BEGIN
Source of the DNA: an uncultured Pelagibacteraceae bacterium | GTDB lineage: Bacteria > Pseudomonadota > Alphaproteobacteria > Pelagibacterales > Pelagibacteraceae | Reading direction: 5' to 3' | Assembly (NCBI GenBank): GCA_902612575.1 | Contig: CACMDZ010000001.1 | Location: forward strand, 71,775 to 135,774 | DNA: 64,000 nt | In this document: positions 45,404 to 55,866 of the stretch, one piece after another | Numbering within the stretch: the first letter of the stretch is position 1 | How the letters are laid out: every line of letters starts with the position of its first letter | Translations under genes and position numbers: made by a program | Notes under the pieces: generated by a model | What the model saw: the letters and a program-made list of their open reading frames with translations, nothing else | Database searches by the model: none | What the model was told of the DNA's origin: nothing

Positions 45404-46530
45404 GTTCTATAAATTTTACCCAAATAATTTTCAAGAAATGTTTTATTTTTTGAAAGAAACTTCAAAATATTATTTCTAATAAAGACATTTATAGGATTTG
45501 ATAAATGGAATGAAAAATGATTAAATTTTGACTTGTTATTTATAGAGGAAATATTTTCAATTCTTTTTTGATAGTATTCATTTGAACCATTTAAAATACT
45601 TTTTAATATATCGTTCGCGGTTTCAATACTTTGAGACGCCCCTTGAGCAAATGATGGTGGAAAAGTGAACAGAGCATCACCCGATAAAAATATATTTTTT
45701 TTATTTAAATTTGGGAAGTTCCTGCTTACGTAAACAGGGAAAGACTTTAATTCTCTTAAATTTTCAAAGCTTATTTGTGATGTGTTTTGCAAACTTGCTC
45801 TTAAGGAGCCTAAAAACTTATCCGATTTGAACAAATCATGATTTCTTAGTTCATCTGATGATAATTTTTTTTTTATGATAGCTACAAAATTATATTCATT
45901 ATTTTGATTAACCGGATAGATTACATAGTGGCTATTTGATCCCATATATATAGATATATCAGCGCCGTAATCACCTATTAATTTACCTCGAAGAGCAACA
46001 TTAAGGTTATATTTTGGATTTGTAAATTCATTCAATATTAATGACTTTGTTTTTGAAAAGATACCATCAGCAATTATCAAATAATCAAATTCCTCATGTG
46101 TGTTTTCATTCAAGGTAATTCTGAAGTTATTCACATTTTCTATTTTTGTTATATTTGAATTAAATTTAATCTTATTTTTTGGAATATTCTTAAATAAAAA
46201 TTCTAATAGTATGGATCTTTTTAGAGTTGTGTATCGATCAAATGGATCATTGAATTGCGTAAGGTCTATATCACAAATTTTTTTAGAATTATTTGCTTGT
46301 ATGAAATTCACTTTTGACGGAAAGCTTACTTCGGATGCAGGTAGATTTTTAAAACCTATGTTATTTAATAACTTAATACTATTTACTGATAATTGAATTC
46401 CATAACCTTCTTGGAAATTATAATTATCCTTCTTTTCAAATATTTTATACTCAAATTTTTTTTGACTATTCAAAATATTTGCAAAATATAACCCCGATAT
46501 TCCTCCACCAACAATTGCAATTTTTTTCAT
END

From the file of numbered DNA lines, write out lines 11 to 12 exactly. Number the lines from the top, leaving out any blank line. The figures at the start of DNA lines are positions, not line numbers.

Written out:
46201 TTCTAATAGTATGGATCTTTTTAGAGTTGTGTATCGATCAAATGGATCATTGAATTGCGTAAGGTCTATATCACAAATTTTTTTAGAATTATTTGCTTGT
46301 ATGAAATTCACTTTTGACGGAAAGCTTACTTCGGATGCAGGTAGATTTTTAAAACCTATGTTATTTAATAACTTAATACTATTTACTGATAATTGAATTC